Monday, 23 June 2008

The Misty Mountains

Jones honing her skills on the sharp end on Afterthought Arete

Just a brief one this week. Mid-summer weather is currently in effect in the Highlands, so the caress of stone has mainly been replaced by fondling chalk-smeared plastic. I've taken to hiding from the rain at Scott Muir's Extreme Dream climbing wall in Aviemore, which is pretty cool - certainly enough to satiate my addiction to severe forearm pump.

Hallowed walls: Shelterstone Crag with Carn Etchechan beyond.

Jones super-styling the first and best pitch of Pygmy Ridge

On Mid-summer's Day it stayed dry in the Cairngorms for a full 24 hours. Jones was in town so we headed for the hills in search of some gentle mountain rock. Starting in Coire an't Schneachda we wove up to the plateau via Pygmy Ridge (Mod**), crossed down to Loch Avon by Coire Dobhain and popped back up via Afterthought Arete (Mod***) on Stag Rocks, then back to the car down the Goat Track. A good wee circuit, taking in some pretty epic scenery on excellent rock. Jones and I shared leads all day and it was great to see her confidence grow throughout - practice makes perfect.

Roaring melt-water heading to Loch Avon

Just because it's easy doesn't mean it's not awesome!
Me on Afterthought Arete. (Photo: Sarah Jones)

Alas, any plans for Sunday were curtailed by ceaseless precipitation. Nothing to do but light the fire and batten down the hatches in the wee cottage.

After work today I ventured up to the Link Road Boulder by the Coire Cas car park. It's a big lump of glacier polished granite that doesn't have a single good hold on it's considerable bulk. I set to work with icy fingers on crystal crimps and ragged slopers until a big squall stopped play, then high-tailed it home. There's the potential for a few evening's playing, but none of the problems are particularly inspiring. If only Glen Nevis was just round the corner.

I'm hoping the good weather of yester-month returns, as I have many a date with the magical mountain crags of this land. Surely another summer can't slip by without at least my doing The Needle or Minus One Direct. To all climbers reading this: get in touch via email/text if you're getting out and want to play, I have no mobile reception so it's hard to find partners up here in the wilderness! Ta.

Tuesday, 17 June 2008

Soft Rock Review

Would you believe it, it’s been just over a year since Soft Rock was born? Aye, time flies, especially when you’re having fun. I have to say it, but it has been a good year.

Inspired by my then house-mates, Sam’s Seasonal Affected Disorder and Steev’s Stevious Says…, I quite liked the idea of archiving my activities. As a climber you spend a lot of time traveling to new places and drowning yourself in emotional experiences which really lends itself to the written or spoken word; small wonder mountaineering has such a rich history of literature. Combining my whittering with pictures, videos and web links, it’s very easy to create something that looks half decent, and sitting down for the weekly blog session has become something I really relish. If anyone out there does actually read this, then cheers, hope you like it, get in touch. I’ve discovered that I really enjoy writing, so even if no-one reads this, I’ll keep going.

So, the last year. Twelve months ago I was just nearing the end of my monster 10 month doss at Loveday Towers in Edinburgh (I will give you some money one day Sam, honest, but I’m still very skint!). Four days a week I worked in Peter Green & Co. Wine Merchants, the rest of the time I was trying to climb. However, with no car and no money, Edinburgh isn’t an easy place to get lots of climbing done.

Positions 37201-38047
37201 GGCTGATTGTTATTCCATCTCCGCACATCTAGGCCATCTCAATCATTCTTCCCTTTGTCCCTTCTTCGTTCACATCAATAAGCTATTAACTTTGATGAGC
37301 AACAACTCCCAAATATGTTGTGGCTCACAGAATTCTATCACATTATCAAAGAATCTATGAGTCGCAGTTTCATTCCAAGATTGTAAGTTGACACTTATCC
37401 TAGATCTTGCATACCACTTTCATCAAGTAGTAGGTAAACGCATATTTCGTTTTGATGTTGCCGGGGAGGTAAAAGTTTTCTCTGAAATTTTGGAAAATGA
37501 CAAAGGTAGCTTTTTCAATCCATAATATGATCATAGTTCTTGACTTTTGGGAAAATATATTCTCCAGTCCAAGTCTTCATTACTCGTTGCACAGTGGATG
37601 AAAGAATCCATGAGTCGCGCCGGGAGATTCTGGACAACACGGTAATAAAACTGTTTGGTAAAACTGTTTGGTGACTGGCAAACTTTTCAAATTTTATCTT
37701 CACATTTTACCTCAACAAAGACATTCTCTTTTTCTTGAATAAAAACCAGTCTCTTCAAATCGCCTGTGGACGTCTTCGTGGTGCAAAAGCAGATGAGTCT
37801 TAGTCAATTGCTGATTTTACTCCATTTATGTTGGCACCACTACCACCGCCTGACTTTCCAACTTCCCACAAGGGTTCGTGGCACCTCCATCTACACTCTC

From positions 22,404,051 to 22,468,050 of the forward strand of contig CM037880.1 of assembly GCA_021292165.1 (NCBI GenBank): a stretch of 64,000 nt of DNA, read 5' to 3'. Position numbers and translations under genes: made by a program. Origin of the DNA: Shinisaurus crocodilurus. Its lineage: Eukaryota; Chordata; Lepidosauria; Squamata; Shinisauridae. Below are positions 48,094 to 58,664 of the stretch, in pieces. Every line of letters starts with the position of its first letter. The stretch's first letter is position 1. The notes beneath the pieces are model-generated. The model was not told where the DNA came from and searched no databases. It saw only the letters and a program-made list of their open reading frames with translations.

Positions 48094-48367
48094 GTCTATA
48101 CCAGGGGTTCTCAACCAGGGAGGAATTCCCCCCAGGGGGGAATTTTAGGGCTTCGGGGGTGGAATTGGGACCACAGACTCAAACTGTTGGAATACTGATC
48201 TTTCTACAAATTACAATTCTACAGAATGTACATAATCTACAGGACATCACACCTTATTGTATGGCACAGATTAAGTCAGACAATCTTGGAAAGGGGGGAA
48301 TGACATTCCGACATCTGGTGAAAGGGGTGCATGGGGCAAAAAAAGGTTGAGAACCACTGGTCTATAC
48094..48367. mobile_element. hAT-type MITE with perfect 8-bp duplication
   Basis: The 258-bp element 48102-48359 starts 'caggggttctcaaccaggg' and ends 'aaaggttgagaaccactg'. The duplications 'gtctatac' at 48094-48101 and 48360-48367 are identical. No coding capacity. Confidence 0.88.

A typical evening in Loveday Towers: Big Brother, tea, beer, brown sauce.

My big break and the biggest change of all, came when I moved to Fort William in July, starting a graduate placement with Gary Servant’s Upland Ecology, which lasted until Christmas. I rapidly discovered that Highland life was something I was well suited to, and can’t really see any reason to ever work anywhere else: life really is too short to put up with the things you don’t like. I discovered the delights of Glen Nevis, both the exceptional climbing and pure beauty. Laying siege to the Heather Hat gave me some of the most intense and enjoyable climbing I’ve done. I know on sight trad climbing is where it’s at, but there’s no denying that the feelings of exhilaration and pride rapidly fade. Projecting something hard provided a whole new, deeper, experience. Just another thread in the tapestry, I guess. My contract with Gary ended, and along came the winter season.

A Fort William Winter: are you tough enough?

Fort William turned into the place to be. Coming down for breakfast you’d trip over a slumbering dosser on the kitchen floor. Strolling around town, bleary eyed and red-faced from a day on the hill, your eyes would meet with some other rosy-cheeked, greasy-haired climber type and we’d share a knowing smile. The scene. For three months I subsisted on a few mornings work with Blair for the Avalanche Service, and the pay-out from writing my car off – rock and roll, man. Luckily, as things started to look desperate, and the snow started to look like melting, a job fell into my lap. As a black grouse fieldworker for the RSPB I spent my early mornings surveying the forests and glens of Lochaber for lekking birds. Up before dawn, finished by nine thirty. Not bad. At this time the sun started to shine, and the cragging season began in earnest. Then along came my current contract, and I’ve moved over to Abernethy Forest in the Eastern Highlands. The climbing has continued, and at the moment I’m feeling pretty good.

Searching for enlightenment on the Heather Hat